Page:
For an example of how tech firms are attempting to get away with peddling potentially dangerous AI-based tech to powerful entities like law enforcement agencies while accepting minimal accountability, consider Amazon’s Rekognition.
Brave is an example of how privacy-forward digital advertising business models that foreground consumer content can work for all parties. Users are not tracked all over the Web and choose how many ads they would like to see; they will also soon get rewards. In return, advertisers can be sure that the people seeing their advertisements are actually interested in looking at ads, and they can also boost loyalty or reach new customers by offering rewards for ad viewing.
Perhaps most importantly, with GDPR in place for more than a year and CCPA and other state privacy laws in the works, advertisers and platforms are less likely to get sued.
Despite Amazon’s high-profile acquisition of Whole Foods in 2017, grocery is the bastion of brick-and-mortar shopping proving unusually resistant to a takeover by digital channels. At least, that is the vision of consumers, only 15% of whom say they are excited about the technical “revolution” in grocery, according to a new report on the future of retail by Walker Sands.
More than half of consumers are frustrated by customer-service situations in which they can only interact with automated agents, and nearly one in five even reporting feeling angry in those situations. That’s per a new survey of U.S. consumers conducted by The Harris Poll and commissioned by call tracking and analytics firm Invoca.
Seventy-six percent of consumers are already receiving texts from businesses, and a majority of consumers across all age groups would prefer that more businesses take up texting as a mode of communication, a new report from business text messaging platform ZipWhip indicates.
A whopping 83% of Gen-Z respondents and 82% of millennials said they “wish more businesses” would use texting. Even for older generations, that number made up a more than slight majority, including 76% of Gen-Xers and 64% of Baby Boomers.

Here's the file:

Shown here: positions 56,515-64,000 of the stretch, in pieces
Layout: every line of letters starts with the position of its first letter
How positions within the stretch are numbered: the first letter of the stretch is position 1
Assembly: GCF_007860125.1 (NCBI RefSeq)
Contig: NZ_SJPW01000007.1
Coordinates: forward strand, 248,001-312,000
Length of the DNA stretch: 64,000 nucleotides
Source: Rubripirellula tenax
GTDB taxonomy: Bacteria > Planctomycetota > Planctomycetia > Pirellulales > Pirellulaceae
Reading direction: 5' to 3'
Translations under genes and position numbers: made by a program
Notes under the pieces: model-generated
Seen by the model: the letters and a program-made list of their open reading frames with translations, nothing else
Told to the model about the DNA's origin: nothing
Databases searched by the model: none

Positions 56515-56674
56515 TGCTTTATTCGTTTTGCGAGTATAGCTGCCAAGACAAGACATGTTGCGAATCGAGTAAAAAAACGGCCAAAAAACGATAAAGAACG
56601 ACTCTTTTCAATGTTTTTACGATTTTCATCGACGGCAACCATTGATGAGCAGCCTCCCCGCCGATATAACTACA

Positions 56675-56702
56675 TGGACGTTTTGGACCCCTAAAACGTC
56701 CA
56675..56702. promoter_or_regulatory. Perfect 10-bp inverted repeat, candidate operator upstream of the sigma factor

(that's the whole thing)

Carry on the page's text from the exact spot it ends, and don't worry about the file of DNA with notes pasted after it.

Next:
“Chronic” local listings fraud on Google Maps, where con artists pose as handymen and other local service providers, sometimes stealing the names of legitimate operations, is endangering consumers and sucking business away from viable local businesses, the Wall Street Journal reported.
As Google seeks to prop up its lucrative but “cresting” search business and consolidate its lead in local, the tech giant is struggling to address the fraud issue and perhaps even to care about it.
Consumer-packaged goods shoppers trust out-of-home advertisements more than those delivered on any other channel, a new report on CPGs and advertising from Vistar Media and MFour indicates. Fifty-three percent of consumers say they trust the content in OOH ads, more than any other single medium.
The standards for B2B video marketing are rising as marketers get the hang of the hottest, no longer so new medium. Marketers are learning to keep things short and sweet, decreasing the average video length from six to four minutes from 2017 to 2018, and audiences are tuning in longer, Vidyard reports in its annual video in business report.
With the moral and commercial high ground in clear sight, Tim Cook used the spotlight at Stanford University’s commencement ceremony Saturday to slam Big Tech peers Google, Facebook, and Twitter for failing to take responsibility for the hateful content and disinformation on their platforms.
Good news for the whole location-based marketing industry—a new report from location data firm Factual based on a survey of location data buyers finds the field is getting more effective and better at measuring its results. Nearly 9 in 10 marketers said location data is driving more effective campaigns. Eighty-six percent said it’s growing their customer base, and 84% reported higher customer engagement.
However, while use of location-based marketing is set to grow to 94%, only 24% use it or are planning to use it to establish offline attribution.